Over lunch this afternoon, I decided to flip on the DVR and watch some of NBC's "Today Show" morning headlines which I record daily and watch occasionally when I have time. There was one interesting story about a man who is only alive due to a small, experimental device called the Heart Mate II Continuous Flow Pump (see MSN video). I watched the enthusiastic man, covered in medical gear that lasts only 10 years, as he practiced his golf swing on a radiantly beautiful day, stopping only to change his external rechargable batteries. They compared it to the Jarvic Heart 7 which kept Seattle dentist Barney Clark alive for 110 days in 1982, calling this new revolutionary model a longer-term destination therapy in contrast. This man, Yvan Provencher, is out of work, broke, and too young for any kind of pension plan, but he considers himself "on the right side of the turf - the game's not over yet."
Here's the kicker about this guy's ticker: although he smiled and praised his doctors, I found myself initially feeling deeply saddened as I watched and listened to his story. Perhaps it is because I recently lost a close family member to heart complications last year (due to a lifetime of smoking). Perhaps too I find myself questioning this experimental solution from some sort of subconscious unresolved religious standpoint (although I do accept and even reach out for science just as much as theology nowadays).
The real lesson in this for me was a look inward at how much I was analyzing this person, this medical solution, this choice - and having to realize that it's too much and too personal to make any kind of judgment. And as always, I'm talking about self-judgment: that is, what I would do if I were in his position, not what I think he should have done. I do that a lot. I observe all kinds of situations and I come up with all kinds of complex responses to what I've noticed and what I believe my choice would be, given the situation myself. A decent amount of friends and family have called it wise - while others suggest it's "thinking too hard." As much as I'd love to consider myself wise, I think I am too over-analytical for my own good. Lesson number one: I need to simplify my life wherever possible. I think about truth and deception, science and theology, history and future outcomes... and all this man thinks about is how he can play another round of golf, and he is content (now, a lesson in love, for me). And why shouldn't he be? After all, we only do have this one, short existence. We should have something to live for - and I should remind myself it doesn't always have to be this straight and narrow.
In fact, it probably shouldn't be. I don't have to dig very deep to remember that it was Robert Frost who said "I took the path less traveled by, and that has made all the difference." It was always one of my favorite quotations during my youth - so why not now? The straight and narrow way, as I've called it, is the shortest displacement between A and B, so all walks of life will travel that way at least once. Everyone at some point in their life listens to their parents advice, follows a teacher's instructions, acknowledges a doctor's recommendation. But the most interesting people have paved their own way at times to find out who they really are. What do I have to bring to a creative collective (the animation industry, or even life in general) if I don't veer off into a forrest of unexplored ideas once in a while? I know I've felt this way before; it has just been a very long time since I've been brave enough to really throw caution to the wind and go for it. Real passion is overdue! Time to kick into high gear (now, a lesson in taking chances, for me).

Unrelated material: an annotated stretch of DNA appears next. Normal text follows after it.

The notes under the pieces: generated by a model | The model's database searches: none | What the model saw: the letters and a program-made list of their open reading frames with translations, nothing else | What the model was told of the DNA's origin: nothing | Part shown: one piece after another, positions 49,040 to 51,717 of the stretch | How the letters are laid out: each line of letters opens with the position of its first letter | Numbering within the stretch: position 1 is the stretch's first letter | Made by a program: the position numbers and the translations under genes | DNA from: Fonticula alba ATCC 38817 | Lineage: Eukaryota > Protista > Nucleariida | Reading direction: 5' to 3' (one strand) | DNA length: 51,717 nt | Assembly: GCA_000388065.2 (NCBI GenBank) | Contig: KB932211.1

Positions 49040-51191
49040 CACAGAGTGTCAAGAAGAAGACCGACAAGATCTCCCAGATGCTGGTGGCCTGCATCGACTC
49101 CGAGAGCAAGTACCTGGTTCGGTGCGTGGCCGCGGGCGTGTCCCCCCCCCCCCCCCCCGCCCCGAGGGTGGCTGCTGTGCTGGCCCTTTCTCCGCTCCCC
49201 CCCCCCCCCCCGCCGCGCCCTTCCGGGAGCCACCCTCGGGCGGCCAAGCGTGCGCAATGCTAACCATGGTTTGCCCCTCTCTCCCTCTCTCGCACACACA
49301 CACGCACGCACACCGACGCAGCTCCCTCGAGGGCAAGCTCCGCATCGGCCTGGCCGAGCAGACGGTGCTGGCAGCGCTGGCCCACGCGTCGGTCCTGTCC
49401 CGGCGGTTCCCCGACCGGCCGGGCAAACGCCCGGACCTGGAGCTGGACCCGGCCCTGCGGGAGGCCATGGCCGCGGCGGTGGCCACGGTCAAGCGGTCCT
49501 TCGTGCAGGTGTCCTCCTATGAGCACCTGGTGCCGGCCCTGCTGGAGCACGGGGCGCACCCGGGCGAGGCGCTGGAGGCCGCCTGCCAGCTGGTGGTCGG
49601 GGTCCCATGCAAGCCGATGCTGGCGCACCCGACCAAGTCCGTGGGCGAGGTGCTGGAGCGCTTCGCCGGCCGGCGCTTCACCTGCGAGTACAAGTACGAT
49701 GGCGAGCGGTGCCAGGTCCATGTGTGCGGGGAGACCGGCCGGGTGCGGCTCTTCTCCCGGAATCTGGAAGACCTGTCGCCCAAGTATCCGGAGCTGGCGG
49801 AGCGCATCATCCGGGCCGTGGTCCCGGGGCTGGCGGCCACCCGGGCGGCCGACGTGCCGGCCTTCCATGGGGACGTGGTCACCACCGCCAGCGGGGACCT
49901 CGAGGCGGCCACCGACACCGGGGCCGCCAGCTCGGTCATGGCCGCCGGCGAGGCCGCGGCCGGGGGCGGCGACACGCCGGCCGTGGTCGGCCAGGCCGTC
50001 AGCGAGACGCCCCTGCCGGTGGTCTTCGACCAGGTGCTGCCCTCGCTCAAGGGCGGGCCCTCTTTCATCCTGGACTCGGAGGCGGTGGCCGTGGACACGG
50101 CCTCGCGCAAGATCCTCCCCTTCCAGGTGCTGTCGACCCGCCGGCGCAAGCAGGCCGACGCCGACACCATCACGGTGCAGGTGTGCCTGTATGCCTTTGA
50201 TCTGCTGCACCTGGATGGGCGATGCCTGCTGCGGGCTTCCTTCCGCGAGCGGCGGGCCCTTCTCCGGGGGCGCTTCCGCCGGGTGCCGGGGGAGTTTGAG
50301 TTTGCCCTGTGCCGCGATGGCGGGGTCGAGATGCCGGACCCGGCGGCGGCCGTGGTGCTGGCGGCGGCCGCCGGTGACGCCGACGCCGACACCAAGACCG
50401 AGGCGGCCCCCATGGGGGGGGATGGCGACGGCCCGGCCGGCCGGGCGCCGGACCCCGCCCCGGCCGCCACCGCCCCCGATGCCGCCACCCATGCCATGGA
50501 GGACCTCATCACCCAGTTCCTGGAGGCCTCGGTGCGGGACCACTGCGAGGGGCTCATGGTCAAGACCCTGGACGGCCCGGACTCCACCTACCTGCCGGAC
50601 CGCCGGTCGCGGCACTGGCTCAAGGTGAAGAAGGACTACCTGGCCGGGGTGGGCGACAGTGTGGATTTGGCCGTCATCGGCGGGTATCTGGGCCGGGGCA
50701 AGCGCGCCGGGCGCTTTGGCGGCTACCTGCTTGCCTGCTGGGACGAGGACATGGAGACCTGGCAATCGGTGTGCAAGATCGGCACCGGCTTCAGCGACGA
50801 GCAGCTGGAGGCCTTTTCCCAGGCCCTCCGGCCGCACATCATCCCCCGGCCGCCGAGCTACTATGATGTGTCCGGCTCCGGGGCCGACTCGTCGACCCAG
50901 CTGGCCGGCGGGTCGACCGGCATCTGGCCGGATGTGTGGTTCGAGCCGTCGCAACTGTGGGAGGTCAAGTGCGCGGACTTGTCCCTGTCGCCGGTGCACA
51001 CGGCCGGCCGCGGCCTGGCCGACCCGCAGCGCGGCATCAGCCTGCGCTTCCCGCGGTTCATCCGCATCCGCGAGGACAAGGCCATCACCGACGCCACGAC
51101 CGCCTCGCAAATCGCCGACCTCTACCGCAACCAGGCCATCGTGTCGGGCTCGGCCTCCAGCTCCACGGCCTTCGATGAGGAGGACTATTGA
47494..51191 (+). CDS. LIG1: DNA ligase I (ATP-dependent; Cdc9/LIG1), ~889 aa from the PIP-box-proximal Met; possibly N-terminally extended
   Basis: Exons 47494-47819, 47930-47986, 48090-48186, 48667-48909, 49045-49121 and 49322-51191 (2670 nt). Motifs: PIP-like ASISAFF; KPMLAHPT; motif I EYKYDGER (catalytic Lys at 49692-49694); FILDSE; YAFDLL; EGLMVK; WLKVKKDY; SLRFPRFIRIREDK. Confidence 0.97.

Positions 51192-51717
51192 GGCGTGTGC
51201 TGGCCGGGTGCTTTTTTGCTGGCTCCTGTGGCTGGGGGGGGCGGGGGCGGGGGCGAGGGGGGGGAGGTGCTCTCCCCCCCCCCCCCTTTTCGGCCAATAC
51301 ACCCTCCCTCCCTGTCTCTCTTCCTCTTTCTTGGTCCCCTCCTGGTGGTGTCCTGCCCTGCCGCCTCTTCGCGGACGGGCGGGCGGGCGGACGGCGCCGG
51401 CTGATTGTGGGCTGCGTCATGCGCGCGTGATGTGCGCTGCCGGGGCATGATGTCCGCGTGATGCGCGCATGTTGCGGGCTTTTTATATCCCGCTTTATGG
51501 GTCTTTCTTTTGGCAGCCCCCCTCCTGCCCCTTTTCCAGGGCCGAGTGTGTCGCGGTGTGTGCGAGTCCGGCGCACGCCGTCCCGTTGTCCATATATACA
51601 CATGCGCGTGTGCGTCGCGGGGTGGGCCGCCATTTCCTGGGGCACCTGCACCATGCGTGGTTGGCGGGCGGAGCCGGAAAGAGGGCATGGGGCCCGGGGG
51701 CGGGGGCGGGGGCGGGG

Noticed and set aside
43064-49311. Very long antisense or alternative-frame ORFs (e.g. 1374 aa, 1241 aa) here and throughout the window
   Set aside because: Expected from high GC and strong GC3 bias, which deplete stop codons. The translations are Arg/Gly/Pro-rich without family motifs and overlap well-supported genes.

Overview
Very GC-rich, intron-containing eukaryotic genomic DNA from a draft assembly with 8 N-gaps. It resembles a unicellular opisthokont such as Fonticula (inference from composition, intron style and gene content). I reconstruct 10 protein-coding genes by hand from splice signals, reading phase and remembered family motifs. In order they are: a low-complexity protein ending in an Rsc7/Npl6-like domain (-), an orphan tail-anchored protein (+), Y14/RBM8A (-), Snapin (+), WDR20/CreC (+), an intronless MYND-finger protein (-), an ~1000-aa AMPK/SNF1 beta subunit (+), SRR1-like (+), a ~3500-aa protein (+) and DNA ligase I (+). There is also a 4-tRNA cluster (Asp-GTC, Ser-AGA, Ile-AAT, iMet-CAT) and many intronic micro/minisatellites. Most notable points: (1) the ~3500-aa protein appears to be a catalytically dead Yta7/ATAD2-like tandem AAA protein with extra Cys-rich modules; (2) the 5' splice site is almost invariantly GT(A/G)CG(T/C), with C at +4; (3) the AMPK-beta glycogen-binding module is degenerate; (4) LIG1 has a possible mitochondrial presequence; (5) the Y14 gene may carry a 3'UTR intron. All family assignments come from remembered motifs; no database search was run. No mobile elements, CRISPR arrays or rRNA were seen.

And although I started this blog knowing I needed some kind of animation progress journal, I also knew I would be using it for other things I'd be learning in the process. These lessons undoubtedly apply to my animation career path - but honestly, the first thing in my mind at the moment is my upcoming marriage, and how complex everything has become. After all, I can say that after 5 years of this special relationship, and almost a whole year of being engaged, and yet another year before the wedding, I'm not head over heels with butterflies in my stomach or sweaty palms. But I know in my heart that love exists here - there is a deep, subconscious level of attachment that can not be severed - a mutual dependency I have never before experienced. It simply is - it's there, without question. And I love that. And, I suppose I'd risk anything to maintain it.
It's difficult to use a principle such as Ockham's Razor when you're considering the matrimony of a 4th Generation Polish Catholic Caucasian Woman with a 1st Generation South Indian Hindu man. Two races, two religions, two cultures - there's nothing simple about all that. Two different ceremonies, two different cities, two different times of year. But inevitably, two ways to celebrate the love of our lifetime together.